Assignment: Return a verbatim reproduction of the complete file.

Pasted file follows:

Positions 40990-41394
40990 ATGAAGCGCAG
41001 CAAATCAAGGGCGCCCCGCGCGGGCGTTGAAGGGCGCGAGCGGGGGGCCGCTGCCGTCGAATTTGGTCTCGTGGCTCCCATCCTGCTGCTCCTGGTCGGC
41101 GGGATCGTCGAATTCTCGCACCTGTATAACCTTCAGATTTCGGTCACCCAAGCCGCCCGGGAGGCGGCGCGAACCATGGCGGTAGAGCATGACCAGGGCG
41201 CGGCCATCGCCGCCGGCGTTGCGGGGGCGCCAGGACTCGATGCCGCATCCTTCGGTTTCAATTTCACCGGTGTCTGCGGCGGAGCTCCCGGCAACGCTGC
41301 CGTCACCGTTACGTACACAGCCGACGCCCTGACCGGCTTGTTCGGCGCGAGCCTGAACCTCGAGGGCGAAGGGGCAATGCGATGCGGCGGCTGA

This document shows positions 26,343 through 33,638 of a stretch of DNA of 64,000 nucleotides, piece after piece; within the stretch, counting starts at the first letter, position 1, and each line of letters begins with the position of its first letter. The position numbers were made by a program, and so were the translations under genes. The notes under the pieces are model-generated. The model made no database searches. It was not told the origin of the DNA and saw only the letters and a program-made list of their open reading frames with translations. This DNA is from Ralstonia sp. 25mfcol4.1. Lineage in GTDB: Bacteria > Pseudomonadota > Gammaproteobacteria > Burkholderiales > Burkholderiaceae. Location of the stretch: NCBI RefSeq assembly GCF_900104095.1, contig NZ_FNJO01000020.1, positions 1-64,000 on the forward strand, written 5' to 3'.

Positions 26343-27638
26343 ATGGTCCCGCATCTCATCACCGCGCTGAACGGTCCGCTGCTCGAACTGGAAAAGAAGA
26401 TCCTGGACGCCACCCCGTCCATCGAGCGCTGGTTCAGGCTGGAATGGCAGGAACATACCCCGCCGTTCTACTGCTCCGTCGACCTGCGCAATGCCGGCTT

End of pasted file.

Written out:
Positions 40990-41394
40990 ATGAAGCGCAG
41001 CAAATCAAGGGCGCCCCGCGCGGGCGTTGAAGGGCGCGAGCGGGGGGCCGCTGCCGTCGAATTTGGTCTCGTGGCTCCCATCCTGCTGCTCCTGGTCGGC
41101 GGGATCGTCGAATTCTCGCACCTGTATAACCTTCAGATTTCGGTCACCCAAGCCGCCCGGGAGGCGGCGCGAACCATGGCGGTAGAGCATGACCAGGGCG
41201 CGGCCATCGCCGCCGGCGTTGCGGGGGCGCCAGGACTCGATGCCGCATCCTTCGGTTTCAATTTCACCGGTGTCTGCGGCGGAGCTCCCGGCAACGCTGC
41301 CGTCACCGTTACGTACACAGCCGACGCCCTGACCGGCTTGTTCGGCGCGAGCCTGAACCTCGAGGGCGAAGGGGCAATGCGATGCGGCGGCTGA

This document shows positions 26,343 through 33,638 of a stretch of DNA of 64,000 nucleotides, piece after piece; within the stretch, counting starts at the first letter, position 1, and each line of letters begins with the position of its first letter. The position numbers were made by a program, and so were the translations under genes. The notes under the pieces are model-generated. The model made no database searches. It was not told the origin of the DNA and saw only the letters and a program-made list of their open reading frames with translations. This DNA is from Ralstonia sp. 25mfcol4.1. Lineage in GTDB: Bacteria > Pseudomonadota > Gammaproteobacteria > Burkholderiales > Burkholderiaceae. Location of the stretch: NCBI RefSeq assembly GCF_900104095.1, contig NZ_FNJO01000020.1, positions 1-64,000 on the forward strand, written 5' to 3'.

Positions 26343-27638
26343 ATGGTCCCGCATCTCATCACCGCGCTGAACGGTCCGCTGCTCGAACTGGAAAAGAAGA
26401 TCCTGGACGCCACCCCGTCCATCGAGCGCTGGTTCAGGCTGGAATGGCAGGAACATACCCCGCCGTTCTACTGCTCCGTCGACCTGCGCAATGCCGGCTT